R.H. Gray, N.H.2
℅ Canada House,
Jan. 21, 1940. [dating error]
Dear Mother and Dad,
I got a letter today dated Dec. 28. It is the first letter for some months now that has come directly through and it was great to feel that I am again in more direct contact with you. The only trouble is that once again there seems to be a gap in my letters. How I wish there was some more direct and sure way of corresponding but I guess we shall just have to make the best of it. I was so glad to hear that my wire arrived on Christmas eve. That was the best time wasn’t it. By the way this is the sixth letter I have written home since Jan., so you can tell just how many of them you got and let me know.
I was glad to hear, Dad, that Christmas business was good. That is cheering news in times like these when business is so disrupted. I hate to think of what the Christmas business of the Jeweller’s over here must have been.
And you told me about the nice Christmas dinner that Phyllis made. I am so glad, too, that Ed is proving a good husband and that you like him. And one other thing that pleased me was that you saw Peter and had a chat with him. That was very thoughtful of him. As you say he is the best of my friends. I seem to feel that Blake must have come in to see you. He is a good egg, too and not as thoughtless as the McBride boys who would never dream that you might like to see them.
I have answered most of the other questions in recent letters. I have all the parcels (as far as I know) but no watch (It must have gone down) and no papers as yet. I wrote Grandpa a nice letter about a week ago so he will have heard from me by now.
For the first time in my life I am doing all my own washing. Tonight I washed a towel which was indescribably dirty. I had let it go too long. Since the navy doesn’t recognize even so much as a scrubbing board to help in washing you can imagine what a job it was. It was a good sized towel, too. The only thing about it was that I could see what progress I was making but it took me at least forty-five minutes.
We are well into our instructions now. I am able to pin the position of a ship on a chart, take morse accurately at four words a minute, tie numerous knots etc. In other words I am starting to get a basis of knowledge in me that will make me a decent pilot. Today, too, I was class leader. That meant that in the morning and at noon I had to muster the class, take the roll-call, report them smartly to the officer and march the class to its different lecture halls. You have to be on your toes at all times but I think I came through fairly well.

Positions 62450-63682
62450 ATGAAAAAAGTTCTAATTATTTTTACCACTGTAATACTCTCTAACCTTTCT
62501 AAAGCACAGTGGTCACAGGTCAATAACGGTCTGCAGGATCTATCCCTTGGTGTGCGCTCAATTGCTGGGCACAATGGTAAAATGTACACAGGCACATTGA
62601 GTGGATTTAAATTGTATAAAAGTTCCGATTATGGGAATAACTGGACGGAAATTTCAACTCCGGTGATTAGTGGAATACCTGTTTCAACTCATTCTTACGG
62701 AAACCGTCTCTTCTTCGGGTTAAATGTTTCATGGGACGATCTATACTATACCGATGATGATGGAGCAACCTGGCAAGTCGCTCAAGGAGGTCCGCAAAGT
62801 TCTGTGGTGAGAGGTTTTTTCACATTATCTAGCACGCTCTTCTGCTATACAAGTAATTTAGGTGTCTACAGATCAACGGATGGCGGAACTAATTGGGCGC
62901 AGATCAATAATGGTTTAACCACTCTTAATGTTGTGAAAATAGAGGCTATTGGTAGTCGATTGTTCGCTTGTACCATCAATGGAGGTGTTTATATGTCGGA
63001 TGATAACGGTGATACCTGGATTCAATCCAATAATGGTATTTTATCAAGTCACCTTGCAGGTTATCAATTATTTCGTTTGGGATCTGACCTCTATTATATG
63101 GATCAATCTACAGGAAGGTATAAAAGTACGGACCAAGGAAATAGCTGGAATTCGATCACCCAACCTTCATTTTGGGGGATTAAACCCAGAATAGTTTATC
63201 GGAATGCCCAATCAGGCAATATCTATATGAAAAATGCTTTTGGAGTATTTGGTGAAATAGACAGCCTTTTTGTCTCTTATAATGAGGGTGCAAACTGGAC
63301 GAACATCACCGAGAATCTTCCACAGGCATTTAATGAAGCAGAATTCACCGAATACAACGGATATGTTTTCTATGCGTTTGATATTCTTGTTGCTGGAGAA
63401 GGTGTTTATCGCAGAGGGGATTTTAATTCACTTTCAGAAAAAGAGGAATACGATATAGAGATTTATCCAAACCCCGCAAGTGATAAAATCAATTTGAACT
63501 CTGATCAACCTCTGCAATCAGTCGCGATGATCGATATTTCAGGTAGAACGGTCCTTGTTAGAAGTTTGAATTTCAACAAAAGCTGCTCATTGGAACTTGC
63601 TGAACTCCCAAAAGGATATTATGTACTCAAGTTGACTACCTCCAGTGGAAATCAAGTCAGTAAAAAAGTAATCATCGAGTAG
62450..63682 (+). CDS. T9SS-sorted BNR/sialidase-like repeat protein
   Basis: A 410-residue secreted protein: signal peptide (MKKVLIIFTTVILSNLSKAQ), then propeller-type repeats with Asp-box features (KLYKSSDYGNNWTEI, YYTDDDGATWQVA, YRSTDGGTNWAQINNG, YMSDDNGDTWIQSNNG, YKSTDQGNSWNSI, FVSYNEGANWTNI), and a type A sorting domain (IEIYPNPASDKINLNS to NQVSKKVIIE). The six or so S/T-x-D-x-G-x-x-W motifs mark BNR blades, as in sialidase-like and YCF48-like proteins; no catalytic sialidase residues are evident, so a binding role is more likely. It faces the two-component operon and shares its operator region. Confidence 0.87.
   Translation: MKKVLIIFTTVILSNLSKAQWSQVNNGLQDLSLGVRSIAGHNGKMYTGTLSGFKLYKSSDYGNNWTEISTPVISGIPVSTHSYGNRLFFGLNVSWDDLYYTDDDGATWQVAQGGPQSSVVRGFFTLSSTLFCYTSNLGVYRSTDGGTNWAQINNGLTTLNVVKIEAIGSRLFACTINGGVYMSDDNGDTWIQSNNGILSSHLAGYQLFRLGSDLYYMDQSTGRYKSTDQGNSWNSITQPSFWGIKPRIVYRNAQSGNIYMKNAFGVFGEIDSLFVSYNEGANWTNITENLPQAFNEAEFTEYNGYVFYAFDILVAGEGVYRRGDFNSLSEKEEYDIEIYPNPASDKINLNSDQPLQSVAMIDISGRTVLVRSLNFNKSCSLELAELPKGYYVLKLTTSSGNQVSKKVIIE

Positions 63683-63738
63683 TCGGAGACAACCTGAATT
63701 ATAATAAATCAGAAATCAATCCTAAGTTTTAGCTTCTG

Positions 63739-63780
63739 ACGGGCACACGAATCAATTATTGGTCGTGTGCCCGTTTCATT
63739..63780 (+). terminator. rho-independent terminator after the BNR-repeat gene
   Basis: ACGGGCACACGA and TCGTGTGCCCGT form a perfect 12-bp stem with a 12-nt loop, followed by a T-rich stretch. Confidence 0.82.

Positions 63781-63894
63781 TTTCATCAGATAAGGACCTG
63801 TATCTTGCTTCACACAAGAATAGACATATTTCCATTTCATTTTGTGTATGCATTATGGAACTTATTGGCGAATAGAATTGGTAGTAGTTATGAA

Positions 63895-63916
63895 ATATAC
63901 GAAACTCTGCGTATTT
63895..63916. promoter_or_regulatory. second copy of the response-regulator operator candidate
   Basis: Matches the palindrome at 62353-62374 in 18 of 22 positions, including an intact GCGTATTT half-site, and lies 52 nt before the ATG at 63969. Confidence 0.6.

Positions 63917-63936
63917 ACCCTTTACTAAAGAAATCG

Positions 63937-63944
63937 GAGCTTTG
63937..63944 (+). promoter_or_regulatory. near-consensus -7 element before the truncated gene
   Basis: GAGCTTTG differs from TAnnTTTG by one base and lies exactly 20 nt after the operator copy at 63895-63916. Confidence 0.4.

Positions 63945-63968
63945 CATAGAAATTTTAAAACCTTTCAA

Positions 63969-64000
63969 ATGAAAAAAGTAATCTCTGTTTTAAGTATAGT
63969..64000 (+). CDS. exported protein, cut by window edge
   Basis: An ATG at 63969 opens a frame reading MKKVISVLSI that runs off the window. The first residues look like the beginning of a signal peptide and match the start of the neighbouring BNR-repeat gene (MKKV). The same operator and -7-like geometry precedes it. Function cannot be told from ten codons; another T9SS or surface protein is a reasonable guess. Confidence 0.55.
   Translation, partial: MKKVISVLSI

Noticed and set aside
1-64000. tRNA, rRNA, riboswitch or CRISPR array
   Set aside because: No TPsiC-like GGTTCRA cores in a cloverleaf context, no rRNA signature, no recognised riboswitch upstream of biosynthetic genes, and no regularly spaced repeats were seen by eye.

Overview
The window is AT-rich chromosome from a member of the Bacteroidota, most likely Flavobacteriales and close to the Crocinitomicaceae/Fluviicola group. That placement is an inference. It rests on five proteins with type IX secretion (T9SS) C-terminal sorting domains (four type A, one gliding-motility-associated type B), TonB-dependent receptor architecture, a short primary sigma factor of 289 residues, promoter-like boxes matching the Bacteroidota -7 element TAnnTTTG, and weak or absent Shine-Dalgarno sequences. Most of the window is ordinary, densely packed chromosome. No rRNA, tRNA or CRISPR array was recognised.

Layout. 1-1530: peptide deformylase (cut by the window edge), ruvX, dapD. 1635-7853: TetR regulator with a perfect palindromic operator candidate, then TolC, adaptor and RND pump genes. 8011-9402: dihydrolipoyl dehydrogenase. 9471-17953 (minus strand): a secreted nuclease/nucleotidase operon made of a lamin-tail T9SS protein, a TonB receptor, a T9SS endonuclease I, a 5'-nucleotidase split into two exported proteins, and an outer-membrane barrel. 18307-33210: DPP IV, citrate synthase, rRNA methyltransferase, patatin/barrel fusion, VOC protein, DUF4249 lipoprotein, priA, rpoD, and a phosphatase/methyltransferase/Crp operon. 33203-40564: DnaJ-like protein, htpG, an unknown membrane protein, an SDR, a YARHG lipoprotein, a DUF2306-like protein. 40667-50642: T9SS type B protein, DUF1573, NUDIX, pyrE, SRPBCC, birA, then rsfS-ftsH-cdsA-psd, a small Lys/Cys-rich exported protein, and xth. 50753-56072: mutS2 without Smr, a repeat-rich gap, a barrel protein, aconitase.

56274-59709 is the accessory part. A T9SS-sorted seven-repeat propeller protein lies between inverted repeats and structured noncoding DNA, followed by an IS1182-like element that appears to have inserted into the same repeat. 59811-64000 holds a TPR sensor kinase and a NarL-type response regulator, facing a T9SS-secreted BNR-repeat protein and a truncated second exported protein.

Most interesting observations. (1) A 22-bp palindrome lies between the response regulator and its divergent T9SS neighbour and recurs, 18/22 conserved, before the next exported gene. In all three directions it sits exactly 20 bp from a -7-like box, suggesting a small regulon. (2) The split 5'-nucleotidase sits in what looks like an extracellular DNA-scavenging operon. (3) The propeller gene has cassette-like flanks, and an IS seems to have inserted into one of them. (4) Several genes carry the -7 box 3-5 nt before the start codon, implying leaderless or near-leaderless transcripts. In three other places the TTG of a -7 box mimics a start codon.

We leave here on March the second and go to our initial flying school. We can go to either a training school near London or one near Birmingham. They each have advantages and disadvantages so I don’t know yet where I shall go.
You mention Jane’s wedding. I feel sorry for poor Jack. With the exception of a Christmas wire (ten days late) he has not had a single letter from home in two months. He thinks there may be some other Diamond in the navy getting his mail. He feels pretty rotten about the whole thing.
Is Jack being moved anyplace soon? I expect he must be because it seems to me he has been at Calgary for a long time now. There goes the bugle “Cooks to the Galleys” which means that supper will be ready in about five minutes so I had better go and wash up. I am going to send this letter air-mail in Canada so tell me if it makes much difference will you.
Very much love to you both,
P.S. I asked in my last letter for a pad or two of writing paper like this. Could you send me some please. Don’t get the linen finish please?
[Editor’s note: As shown in the transcription above, Gray erroneously dated this letter as “Jan. 21, 1940.” It could not have been written then as that would have predated his enlistment in July of 1940. The letter’s content suggests it was written sometime in January of 1941, and this is supported by the envelope’s postmark “18 JAN 1941.” The postmark date is the date that has been assigned to the letter.]